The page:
Many children – and adults! – are fussy eaters. There may, of course, be a straightforward reason why someone is a fussy eater. It could just be that the food they’re being given doesn’t taste very nice! However, sometimes a child’s fussy eating can not only seem baffling, it can also cause them and their family a good deal of distress. Mealtimes can quickly become tense occasions where the focus becomes centred on what the child will and will not eat. This, in a worst case scenario, can lead to a child developing a food-related phobia which might express itself as a refusal to try certain foods.
When a child is very fussy with their food it might be the case that this is related to Sensory Processing Disorder (SPD). Children might be overly sensitive to the smells, tastes, textures and appearance of food. In such cases, it is important for the parent or carer to understand that the child is not being fussy to be difficult or annoying, or as a means of attracting attention. If anything, the opposite is likely to be true and the child is probably feeling guilty and embarrassed as a result of their fussiness.
SPD may manifest itself as ‘oral defensiveness’ where a child is very sensitive to oral sensations, such as different textures. Pasta and porridge, for example, may be too squishy and a child will avoid soft foods at all costs. In other cases, a child may be ‘sensory seeking’. This means that he or she will desire food that delivers a sensory ‘kick’ whether that be through strong flavours or particular textures – i.e. crunchy carrots, spicy or hot foods such as pickled onions.
Food can also be used as a nurturing assistant when a child is dysregulated and we know that foods which need more crunch help with anxiety, chewy foods are better for anger, and spicy foods help children who tend to shut-down or freeze. We know how much sucking can support a child who feels scared, e.g. babies sucking thumbs, primary children sucking on their cuffs and collars to help them to regulate themselves.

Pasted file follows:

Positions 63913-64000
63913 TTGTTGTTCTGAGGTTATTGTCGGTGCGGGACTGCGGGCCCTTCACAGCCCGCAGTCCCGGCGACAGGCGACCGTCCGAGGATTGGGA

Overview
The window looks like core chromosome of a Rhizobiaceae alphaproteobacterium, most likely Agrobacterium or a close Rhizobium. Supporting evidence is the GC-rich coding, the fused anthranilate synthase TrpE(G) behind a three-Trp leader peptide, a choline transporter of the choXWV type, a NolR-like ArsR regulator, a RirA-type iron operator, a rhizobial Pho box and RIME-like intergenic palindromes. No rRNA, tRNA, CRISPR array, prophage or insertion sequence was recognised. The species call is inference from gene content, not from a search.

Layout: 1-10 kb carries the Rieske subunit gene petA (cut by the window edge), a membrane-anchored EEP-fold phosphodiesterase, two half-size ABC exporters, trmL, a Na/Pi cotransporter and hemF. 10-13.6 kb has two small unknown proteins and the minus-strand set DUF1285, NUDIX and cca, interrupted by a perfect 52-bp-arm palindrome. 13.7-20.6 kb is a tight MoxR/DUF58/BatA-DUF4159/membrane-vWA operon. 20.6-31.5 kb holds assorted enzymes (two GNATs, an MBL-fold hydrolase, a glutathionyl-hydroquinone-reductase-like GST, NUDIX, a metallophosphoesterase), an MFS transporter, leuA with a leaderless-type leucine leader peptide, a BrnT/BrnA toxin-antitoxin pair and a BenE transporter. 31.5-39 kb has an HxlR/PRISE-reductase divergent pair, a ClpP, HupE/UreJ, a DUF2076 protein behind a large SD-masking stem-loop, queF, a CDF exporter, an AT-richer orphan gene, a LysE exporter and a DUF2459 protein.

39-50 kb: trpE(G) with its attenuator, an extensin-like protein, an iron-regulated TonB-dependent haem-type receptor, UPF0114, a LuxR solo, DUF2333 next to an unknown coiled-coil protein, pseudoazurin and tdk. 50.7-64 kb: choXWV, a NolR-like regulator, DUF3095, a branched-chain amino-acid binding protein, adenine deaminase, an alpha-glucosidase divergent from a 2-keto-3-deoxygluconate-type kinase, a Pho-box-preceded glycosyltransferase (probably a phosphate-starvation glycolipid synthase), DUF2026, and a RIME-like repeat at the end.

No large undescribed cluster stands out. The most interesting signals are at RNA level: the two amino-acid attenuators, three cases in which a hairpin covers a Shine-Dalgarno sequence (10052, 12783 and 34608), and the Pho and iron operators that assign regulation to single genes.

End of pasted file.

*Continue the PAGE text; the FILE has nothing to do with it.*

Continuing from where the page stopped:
In many of the “Meltdown kKds” books, food or oral input is a great regulator. Sweets, straws and chewy and crunchy foods are used in a number of the stories.
Oral sensitivities may be exacerbated by the environment where the meal is taking place. In the case of Jack in ‘Frightening Friday’, he is not only orally sensitive, but he is also rigid in his behaviour and routine-bound. As such, for him, a strange and busy restaurant where he is sitting in a position that doesn’t suit him, coupled with food presented in a way that he is unfamiliar with, triggers his explosive response.
In Jack’s case, preparing him for the next meal beforehand – both in terms of the food he will eat and other factors such as his position at the table – will help to ensure that he enjoys his meal. Of course, every child is different and each will require specific strategies to suit them. However, what’s important, in every case, is to realise that strategies can help and that, with help, a fussy eater will hopefully become less fussy and enjoy their food more.
Please remember never to force a child to eat a food that is causing them to gag. This is not fair and will be traumatic for them. Encourage them to eat a range of foods and always offer new tastes and textures and you will see that changes occur over time. Sometimes children will stick with their favourite foods for a long time and find variation too scary. Don’t worry too much – it does eventually change.